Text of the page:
Four steps to exterminating RATs controlling your computer
Unless actively pursued, damaging remote access trojans have the ability to live years undetected
With trojan detection numbers on the rise, the attention of security professionals is turning towards the packages which facilitate them.
Remote access trojans (RATs) are a type of malware program that allows hackers to covertly gain administrative control over a victim’s computer. Malicious RAT programs work by infiltrating the computer then connecting back to the hacker, giving them unauthorised access from a remote location.
Decade of the RATs - remote access trojans
Cross-platform APT espionage attacks targeting Linux, Windows and AndroidDownload now
RATs can be as damaging as they sound. Once scurrying around your computer, RATs enable hackers to use your microphone and camera, record on-screen activity, alter personal files, and distribute further malware to other networks. If left unopposed, RAT infections will only worsen.
Fortunately, there are a series of techniques which can be employed to prevent and remove RATs. Read on to learn how to safeguard your computer and keep RATs in the cage.
Rather obviously, the best way to remove RATs from a computer is to avoid getting them in the first place. The most common route a RAT takes into a computer is through downloaded files, typically sent as attachments in emails.
For organisations with large hubs of administrative staff, meaning a greater number of email addresses to target and a larger risk-surface, employee-awareness of phishing practices must be heightened through comprehensive and recurring training; phishing tactics evolve and so blanket one-day training isn’t sufficient.
Knowing not to open email attachments from unfamiliar addresses, or even the email itself, is a vital step to curtailing malware. Nor should files be downloaded from untrustworthy sources on the web, both of which allow organisations to remain vigilant and clear of any RATs.
The second preventative measure is to ensure patch management is constantly up-to-date. Updates are deployed for good reasons, and so it’s essential they are promptly downloaded for both operating systems and browsers alike.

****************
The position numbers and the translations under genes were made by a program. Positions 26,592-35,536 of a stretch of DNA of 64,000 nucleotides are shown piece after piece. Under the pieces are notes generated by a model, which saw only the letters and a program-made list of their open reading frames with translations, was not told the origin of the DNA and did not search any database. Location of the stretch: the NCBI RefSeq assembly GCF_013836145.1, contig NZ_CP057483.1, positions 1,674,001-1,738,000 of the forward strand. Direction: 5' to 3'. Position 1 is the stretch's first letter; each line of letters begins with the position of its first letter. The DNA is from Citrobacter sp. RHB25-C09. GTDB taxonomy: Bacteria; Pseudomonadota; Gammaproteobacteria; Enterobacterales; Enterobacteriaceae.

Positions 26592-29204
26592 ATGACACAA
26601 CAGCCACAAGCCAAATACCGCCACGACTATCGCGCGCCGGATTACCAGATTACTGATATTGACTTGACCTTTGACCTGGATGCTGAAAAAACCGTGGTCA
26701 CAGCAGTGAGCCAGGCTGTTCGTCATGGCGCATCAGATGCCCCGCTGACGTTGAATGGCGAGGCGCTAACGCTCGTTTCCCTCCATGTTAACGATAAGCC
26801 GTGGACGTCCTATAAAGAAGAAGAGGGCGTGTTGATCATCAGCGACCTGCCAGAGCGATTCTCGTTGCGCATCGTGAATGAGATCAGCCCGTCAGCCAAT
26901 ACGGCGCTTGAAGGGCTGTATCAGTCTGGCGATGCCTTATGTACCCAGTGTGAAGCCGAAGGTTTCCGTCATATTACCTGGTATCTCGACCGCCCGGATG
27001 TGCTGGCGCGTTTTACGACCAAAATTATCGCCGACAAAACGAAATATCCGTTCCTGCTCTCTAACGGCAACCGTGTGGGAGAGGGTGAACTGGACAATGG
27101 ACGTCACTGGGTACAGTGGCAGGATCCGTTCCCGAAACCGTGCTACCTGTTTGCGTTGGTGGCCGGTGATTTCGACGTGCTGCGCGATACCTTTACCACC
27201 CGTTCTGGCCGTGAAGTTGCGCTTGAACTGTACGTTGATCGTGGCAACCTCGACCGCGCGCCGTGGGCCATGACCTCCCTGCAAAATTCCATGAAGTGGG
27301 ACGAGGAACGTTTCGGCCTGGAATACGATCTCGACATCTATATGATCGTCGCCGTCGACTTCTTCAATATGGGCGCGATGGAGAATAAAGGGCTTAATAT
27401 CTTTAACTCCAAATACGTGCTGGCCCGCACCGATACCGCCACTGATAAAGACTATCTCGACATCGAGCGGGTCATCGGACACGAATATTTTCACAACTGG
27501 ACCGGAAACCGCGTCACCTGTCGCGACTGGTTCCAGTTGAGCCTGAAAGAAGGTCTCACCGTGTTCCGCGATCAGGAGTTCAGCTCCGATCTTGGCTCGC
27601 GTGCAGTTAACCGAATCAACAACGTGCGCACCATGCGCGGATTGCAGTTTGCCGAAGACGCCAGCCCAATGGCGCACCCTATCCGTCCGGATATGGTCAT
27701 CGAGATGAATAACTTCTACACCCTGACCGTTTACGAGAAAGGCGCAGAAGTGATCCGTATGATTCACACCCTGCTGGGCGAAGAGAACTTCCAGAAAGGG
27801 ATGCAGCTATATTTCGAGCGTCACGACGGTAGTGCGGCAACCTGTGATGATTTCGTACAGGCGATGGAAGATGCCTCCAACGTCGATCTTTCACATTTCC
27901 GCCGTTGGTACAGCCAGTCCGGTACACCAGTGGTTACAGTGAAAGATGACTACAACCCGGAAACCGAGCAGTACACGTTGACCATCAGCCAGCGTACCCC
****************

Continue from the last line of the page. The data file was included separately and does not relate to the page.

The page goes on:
Any time where updates are avoided, whether due to employees being unaware an update is available or if patches are viewed as irritating disruptors to workload, creates a window of opportunity for hackers. For those struggling to keep on top of patch management, it may be time to invest in a patch management tool.
Follow the trail of crumbs
If the worst comes to pass and efforts of prevention are undermined, it’s time to move into the location and removal phases. However, RATs can only be removed once they have first been detected. Therefore it’s vital to know and recognise what signs to look for, the trail of crumbs left by the RAT.
One of the less obvious signs is a slower network connection. Being a symptom related to many ailments, even seasoned IT professionals can be forgiven for experiencing connection issues and not immediately accusing invisible RATs. However, chances are that given a slower operating speed an autopsy is carried out, likely resulting in the inspector coming across an unexpectedly open IP port. This is a clear giveaway that there could be a RAT lurking in the shadows. Also look out for altered or deleted files, and unknown programs installed onto the device.
When suspicions are raised, it’s them time to install security software from a trusted and reliable source - here, exercise caution. Ideally, the computer would be disconnected from the internet to ensure the security probe can itself work undetected. After a full security scan, follow the recommended steps listed by the security software to remove the threat. Once the infection has been successfully removed, all details should be considered compromised. Passwords should be changed and accounts explored to scope out the damage.
Trojan removal tools
Ordinary antivirus scanners aren’t likely to detect encrypted RATs, proven by their ability to live undetected in computers for years. Utilising reputable antivirus and anti-malware solutions do help ensure RATs are unable to properly function, and assist in mitigating any data-collection activities, however the best way to target and remove RATs is through investing in an intrusion detection tool.
Intrusion detection tools are efficient and able to automate much of the removal process. They can contain signatures that can detect trojan packets within network traffic, and if properly configured, can even reliably detect encrypted traffic. Security administrators continue to rely on trojan-specific scanners as they are the only pieces of software that can consistently stamp out a RAT.
Here, the saving grace is that RATs take a lot of time to construct. Typically those employed by hackers are acquired rather than built, meaning that trojan scanners or even more general anti-virus software is able to pull them up. As they are a time-consuming method of attack, they are also generally saved for larger corporations where they provide hackers with a decent ROI. However, since any computer is a target, there’s pay in being prepared.